For many of us, turning on a light or running a refrigerator is as easy as flicking a switch, but in developing countries it’s not that easy. Power is mainly generated from oil or solar panels, but energy storage can be problematic and appliances are often run using lead acid batteries that are expensive to import and inefficient.
Amrit (BSc Chemistry, 2010; PhD Hydrogen Fuel Cells and their Applications, 2015) and his business partner Carlton Cummins are working to solve this problem with their business Aceleron. They hope to recycle used lithium ion batteries found in electric cars and laptop computers and repackage them for sale in countries where energy storage is an issue.
'The potential impact this could have on the world is really big. That’s what excites me about this idea,' Amrit says. 'I want to make a positive change to the planet and to people’s lives.'
Aceleron’s work will be wide ranging, from helping to keep schools and hospitals running, to powering computers for businesses and home use. Reusing lithium ion batteries will also benefit the environment. Currently, they are not widely recycled and are classed as hazardous materials, meaning companies that replace laptops every two years often store the used batteries because they have no safe way to dispose of them.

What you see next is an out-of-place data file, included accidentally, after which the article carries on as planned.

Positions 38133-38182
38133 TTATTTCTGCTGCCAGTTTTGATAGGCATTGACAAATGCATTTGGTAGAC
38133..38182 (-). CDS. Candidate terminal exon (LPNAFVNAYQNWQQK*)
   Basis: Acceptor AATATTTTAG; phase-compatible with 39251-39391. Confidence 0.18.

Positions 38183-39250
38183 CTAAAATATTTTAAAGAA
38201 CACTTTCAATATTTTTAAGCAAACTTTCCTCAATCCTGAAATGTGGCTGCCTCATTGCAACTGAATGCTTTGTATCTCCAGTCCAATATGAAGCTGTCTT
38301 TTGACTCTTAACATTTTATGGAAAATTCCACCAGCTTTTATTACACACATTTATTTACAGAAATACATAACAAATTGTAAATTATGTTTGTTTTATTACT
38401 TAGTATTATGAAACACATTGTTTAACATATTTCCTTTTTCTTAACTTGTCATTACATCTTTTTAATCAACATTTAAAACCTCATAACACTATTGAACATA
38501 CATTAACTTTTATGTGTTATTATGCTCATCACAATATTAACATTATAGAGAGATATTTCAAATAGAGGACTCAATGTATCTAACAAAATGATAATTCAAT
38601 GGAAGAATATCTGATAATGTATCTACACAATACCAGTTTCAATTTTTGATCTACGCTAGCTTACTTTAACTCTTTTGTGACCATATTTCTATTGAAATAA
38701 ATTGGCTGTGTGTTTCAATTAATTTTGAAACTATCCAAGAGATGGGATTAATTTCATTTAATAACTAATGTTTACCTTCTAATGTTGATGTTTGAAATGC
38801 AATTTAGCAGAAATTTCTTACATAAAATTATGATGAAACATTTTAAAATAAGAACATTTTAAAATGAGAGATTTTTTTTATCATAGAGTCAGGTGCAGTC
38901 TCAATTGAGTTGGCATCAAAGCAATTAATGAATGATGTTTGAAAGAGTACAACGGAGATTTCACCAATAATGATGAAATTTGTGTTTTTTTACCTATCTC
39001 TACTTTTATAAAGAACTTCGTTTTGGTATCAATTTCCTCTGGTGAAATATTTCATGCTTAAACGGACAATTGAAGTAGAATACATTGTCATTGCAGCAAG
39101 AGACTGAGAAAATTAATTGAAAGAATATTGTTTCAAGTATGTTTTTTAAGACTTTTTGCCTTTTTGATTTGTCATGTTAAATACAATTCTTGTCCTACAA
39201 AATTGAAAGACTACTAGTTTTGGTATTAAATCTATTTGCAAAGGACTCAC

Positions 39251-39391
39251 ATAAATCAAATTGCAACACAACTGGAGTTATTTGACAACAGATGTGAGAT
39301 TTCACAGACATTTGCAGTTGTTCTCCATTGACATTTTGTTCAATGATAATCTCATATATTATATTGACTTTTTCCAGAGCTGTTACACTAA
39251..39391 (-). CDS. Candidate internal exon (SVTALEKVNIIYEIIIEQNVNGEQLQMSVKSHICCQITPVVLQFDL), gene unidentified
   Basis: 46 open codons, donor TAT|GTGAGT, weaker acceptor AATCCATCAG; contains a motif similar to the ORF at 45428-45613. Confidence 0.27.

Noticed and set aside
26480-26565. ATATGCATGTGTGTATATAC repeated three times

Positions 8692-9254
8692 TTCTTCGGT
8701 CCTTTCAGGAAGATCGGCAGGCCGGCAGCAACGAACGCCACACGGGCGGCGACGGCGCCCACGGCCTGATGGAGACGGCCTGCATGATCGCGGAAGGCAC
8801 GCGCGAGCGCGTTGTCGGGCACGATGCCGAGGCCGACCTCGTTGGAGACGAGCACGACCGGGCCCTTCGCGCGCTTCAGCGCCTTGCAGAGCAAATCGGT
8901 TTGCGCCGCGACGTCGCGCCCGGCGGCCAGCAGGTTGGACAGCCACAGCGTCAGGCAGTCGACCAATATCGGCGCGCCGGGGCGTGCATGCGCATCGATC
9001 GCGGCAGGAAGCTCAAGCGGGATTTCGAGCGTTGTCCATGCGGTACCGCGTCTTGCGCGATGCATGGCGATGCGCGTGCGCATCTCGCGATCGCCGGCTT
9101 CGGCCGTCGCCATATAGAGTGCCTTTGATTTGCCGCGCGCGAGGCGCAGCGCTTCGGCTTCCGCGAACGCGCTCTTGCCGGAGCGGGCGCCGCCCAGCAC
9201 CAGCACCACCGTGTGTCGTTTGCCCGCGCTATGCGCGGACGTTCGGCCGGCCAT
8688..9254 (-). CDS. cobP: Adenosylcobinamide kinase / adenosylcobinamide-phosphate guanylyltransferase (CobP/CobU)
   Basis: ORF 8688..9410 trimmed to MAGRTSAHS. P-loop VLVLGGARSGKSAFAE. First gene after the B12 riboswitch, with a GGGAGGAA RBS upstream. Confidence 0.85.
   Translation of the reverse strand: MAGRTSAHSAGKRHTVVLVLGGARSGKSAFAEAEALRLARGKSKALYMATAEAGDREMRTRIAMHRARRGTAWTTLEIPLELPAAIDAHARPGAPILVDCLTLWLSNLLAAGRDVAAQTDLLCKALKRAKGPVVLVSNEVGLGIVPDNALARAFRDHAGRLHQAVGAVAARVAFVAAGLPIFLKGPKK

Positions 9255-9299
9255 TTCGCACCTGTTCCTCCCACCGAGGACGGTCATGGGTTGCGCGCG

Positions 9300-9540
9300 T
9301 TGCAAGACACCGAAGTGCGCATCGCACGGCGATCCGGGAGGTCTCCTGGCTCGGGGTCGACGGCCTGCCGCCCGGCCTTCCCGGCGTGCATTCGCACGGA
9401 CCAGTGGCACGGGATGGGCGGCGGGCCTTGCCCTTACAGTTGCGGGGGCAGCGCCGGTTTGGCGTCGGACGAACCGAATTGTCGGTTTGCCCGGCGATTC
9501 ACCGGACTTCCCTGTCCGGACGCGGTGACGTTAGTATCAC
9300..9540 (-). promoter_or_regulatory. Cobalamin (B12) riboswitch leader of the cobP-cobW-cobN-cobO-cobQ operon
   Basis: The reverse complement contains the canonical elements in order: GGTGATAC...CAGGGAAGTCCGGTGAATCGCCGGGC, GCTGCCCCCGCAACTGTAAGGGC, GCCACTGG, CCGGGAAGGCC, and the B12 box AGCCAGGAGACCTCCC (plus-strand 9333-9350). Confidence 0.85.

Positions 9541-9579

Amrit has developed a way to test the batteries’ remaining life and is working on a prototype battery pack, which will eventually be exported or franchised out to partners in the developing world. The idea has won support from UK innovation agency Innovate UK, and alongside the accolade from US business magazine Forbes, Amrit and Carlton have won a Shell LiveWIRE Smarter Future Award and a James Dyson Award.
For Amrit the leap from research to entrepreneurship has been fairly straightforward, although it was only when he started his PhD at Birmingham that he realised he wanted to start a business.
'I was really inspired by the extra-curricular activities around entrepreneurship and innovation the University offered, particularly hearing business leaders speak and trying out working as a consultant,' he says. 'I was also very fortunate to work with a range of inspiring academics and mentors.'
These mentors included Professor for Fuel Cell and Hydrogen Research, Robert Steinberger-Wilckens, whose post was made possible through alumni fundraising. Aceleron has also been using the University's BizzInn service, which offers incubation space and business growth support for entrepreneurs, start-ups and academics.
Amrit’s top advice to fellow Birmingham alumni inspired to start a business is to get a mentor, and also to never give up. 'Sometimes it feels like we work 24/7 but persistence is key; my PhD really hammered that home for me. You have to believe in what you’re doing and if you’re persistent it should work out. We don’t think there’s anything to stop Aceleron going global.' he says.
Aceleron is currently looking for investors to help the business develop. If you can help, contact Amrit at firstname.lastname@example.org
Learn more at www.aceleronltd.com
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